Honolulu Hosts Nation's First All-Digital Election

HONOLULU -- Voting used to be a community affair, conducted with paper ballots at schools, churches and other public venues. Then the electronic age arrived and voting moved to computer touch screens at the usual polling places. 

Now Honolulu has just taken its first tentative steps in transforming voting into a home activity.
Friday marked the last day of Web-based voting for neighborhood advisory board seats in what is being touted as the nation's first all-digital election. 

City officials say the experiment appears to have generated few problems; it has even saved the financially strapped city around $100,000. 

"It is kind of the wave of the future ... so we're kind of glad in a way that we got to be the ones who initiated it," said Bryan Mick, a community relations specialist with the city Neighborhood Commission. 

Web voting will make it easier for civilian and military voters who live overseas or those who just don't have time in their busy days to visit a polling place, said Lori Steele, head of Everyone Counts, the San Diego, Calif.-based firm chosen by the commission to run the election. 

"There are vast numbers of voters that really struggle with the current processes of voting," she said. 

However, Web voting cannot be used in city council or state elections because state law bars voting systems that do not include a vote verification process, said Warren Stewart, legislative policy director for Verified Voting Foundation, a nonpartisan advocacy group. 

The commission's move to digital voting was dictated more by a lack of money than a strong desire to use the Internet in new ways. 

For at least two decades, the agency conducted mail-only voting, paying the postage to send the ballots to voters and to get them back. In a moneysaving effort two years ago, the commission gave voters the option of choosing candidates by mail or through the Web, but most voters chose mail ballots, Mick said. 

Then the Honolulu City Council cut the Neighborhood Commission's election budget from $220,000 to $180,000. That prompted the agency to shift to all-digital voting for this year's races. Preliminary calculations show Web voting may cost only $80,000, Mick said. 

Before the first day of balloting May 6, voters living in 22 neighborhood board districts with contested races received a passcode that, along with the last four digits of their Social Security number, gave them access to an election Web site created by Everyone Counts. 

Voting also was conducted by phone, with results electronically fed into the same computer system that collected the Web votes. The balloting ended at midnight Friday, and results should be ready Tuesday, Mick said. 

Electronic voting systems, such as touch-screen machines at polling places, were once considered the answer to hanging chads and fouled paper ballots but have since been loudly criticized for lacking adequate protections and reliable verification procedures.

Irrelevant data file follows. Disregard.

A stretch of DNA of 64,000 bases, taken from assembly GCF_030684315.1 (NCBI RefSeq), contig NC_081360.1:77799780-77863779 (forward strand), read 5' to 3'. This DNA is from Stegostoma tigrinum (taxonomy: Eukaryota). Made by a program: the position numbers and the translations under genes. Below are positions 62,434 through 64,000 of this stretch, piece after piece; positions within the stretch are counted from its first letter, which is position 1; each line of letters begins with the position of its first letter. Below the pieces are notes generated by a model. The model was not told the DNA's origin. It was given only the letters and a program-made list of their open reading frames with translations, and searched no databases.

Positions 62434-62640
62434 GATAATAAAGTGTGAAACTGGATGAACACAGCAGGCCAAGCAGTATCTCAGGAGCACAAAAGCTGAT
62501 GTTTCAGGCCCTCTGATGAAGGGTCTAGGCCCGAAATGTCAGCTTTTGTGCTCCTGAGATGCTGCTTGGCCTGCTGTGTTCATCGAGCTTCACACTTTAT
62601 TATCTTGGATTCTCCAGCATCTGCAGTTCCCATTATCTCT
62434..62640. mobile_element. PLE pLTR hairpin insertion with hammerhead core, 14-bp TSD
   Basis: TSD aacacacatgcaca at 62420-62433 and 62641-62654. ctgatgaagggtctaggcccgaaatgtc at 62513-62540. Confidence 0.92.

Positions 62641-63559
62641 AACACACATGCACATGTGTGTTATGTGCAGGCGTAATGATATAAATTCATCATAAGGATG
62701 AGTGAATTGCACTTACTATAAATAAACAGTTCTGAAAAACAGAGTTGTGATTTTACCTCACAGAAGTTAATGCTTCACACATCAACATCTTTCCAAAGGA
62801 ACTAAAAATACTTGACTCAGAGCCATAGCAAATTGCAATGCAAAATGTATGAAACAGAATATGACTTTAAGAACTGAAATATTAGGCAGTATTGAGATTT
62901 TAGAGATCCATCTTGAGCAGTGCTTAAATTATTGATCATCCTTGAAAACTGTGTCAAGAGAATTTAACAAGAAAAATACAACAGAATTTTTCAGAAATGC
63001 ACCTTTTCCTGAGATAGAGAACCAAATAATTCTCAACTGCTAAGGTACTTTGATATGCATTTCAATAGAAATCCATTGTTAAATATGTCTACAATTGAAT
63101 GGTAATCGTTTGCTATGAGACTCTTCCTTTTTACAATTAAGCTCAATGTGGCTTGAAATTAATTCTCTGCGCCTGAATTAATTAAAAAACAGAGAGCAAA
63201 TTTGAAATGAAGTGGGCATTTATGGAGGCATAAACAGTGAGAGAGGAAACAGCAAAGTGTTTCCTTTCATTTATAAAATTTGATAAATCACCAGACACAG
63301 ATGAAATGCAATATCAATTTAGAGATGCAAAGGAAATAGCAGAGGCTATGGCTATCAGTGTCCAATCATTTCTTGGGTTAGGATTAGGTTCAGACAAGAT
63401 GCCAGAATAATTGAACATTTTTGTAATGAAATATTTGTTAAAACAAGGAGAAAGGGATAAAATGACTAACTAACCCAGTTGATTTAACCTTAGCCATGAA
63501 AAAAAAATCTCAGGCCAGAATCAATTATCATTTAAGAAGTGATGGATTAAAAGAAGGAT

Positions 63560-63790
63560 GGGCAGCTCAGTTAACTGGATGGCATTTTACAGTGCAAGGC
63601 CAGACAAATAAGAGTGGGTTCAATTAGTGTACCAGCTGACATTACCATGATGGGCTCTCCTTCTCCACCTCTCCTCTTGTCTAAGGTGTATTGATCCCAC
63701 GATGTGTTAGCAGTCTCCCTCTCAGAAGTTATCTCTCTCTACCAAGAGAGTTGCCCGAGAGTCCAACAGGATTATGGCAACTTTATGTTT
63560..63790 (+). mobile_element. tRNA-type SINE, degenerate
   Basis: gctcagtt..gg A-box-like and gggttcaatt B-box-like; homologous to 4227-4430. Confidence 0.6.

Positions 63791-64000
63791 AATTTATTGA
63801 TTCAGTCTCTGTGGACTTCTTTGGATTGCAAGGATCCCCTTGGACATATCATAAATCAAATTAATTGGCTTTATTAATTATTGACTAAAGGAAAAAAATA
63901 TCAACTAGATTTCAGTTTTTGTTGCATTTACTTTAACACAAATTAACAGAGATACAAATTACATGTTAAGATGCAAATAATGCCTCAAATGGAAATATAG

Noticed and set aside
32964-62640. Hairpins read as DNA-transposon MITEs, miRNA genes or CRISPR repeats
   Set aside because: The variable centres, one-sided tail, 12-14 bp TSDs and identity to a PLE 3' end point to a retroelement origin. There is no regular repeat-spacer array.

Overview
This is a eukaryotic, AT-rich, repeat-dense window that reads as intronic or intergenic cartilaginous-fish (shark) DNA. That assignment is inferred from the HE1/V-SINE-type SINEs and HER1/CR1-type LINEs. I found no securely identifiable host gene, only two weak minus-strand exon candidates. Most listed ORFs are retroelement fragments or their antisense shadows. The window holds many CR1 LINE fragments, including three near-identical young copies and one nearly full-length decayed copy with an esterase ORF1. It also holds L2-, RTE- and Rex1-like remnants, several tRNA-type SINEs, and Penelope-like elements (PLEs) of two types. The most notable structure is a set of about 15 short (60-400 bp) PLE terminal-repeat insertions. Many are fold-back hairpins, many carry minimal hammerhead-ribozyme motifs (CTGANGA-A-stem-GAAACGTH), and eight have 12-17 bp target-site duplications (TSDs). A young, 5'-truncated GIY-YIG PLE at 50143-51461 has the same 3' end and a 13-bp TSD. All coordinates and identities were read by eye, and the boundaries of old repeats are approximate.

Internet voting differs in that voting can be done from home or the office. Steele noted the computer codes in her firm's system are available for auditing, and that each completed ballot is heavily encrypted, as is the overall system. The process is more secure than that used in Internet banking, she added. 

Four people selected by the Neighborhood Commission hold passwords to access the decryption keys, and at least three of them must be present to obtain the keys. 

"The ability to get into the system and change even one vote is nearly impossible," Steele contended. "Certainly, if it took a room full of computer scientists and PhDs weeks and weeks, it would only be one vote that they finally got into. By then, the election would be over." 

Everyone Counts has used the system for numerous private and foreign elections, such as the presidential primary held last year by Democrats Abroad, an arm of the Democratic Party that represents overseas voters. 

Still, using the Internet as a voting medium introduces risks, Stewart said. 

For example, he said, when a person buys merchandise on the Web, the transaction is linked to that customer. But secret ballot requirements prohibit anything that links votes with a particular voter. 

And unlike traditional paper ballots, Web voting produces no paper record that can verify voter selections without identifying the voter, Stewart added. 

"Elections, the foundations of our democracy, are actually currently not at risk of cybercrimes, cyberthreats," he said. "Why would we want to take it there for just some kind of convenience?" 

Roy G. Saltman, a consultant on election policy and technology, said that since Honolulu's neighborhood board elections are relatively less important than statewide or national elections, cheating is less likely. 

"You're dealing with a very small application with low consequences," said Saltman, author of "The History and Politics of Voting Technology: In Quest of Integrity and Public Confidence." "So the risk (of fraud) is probably quite small."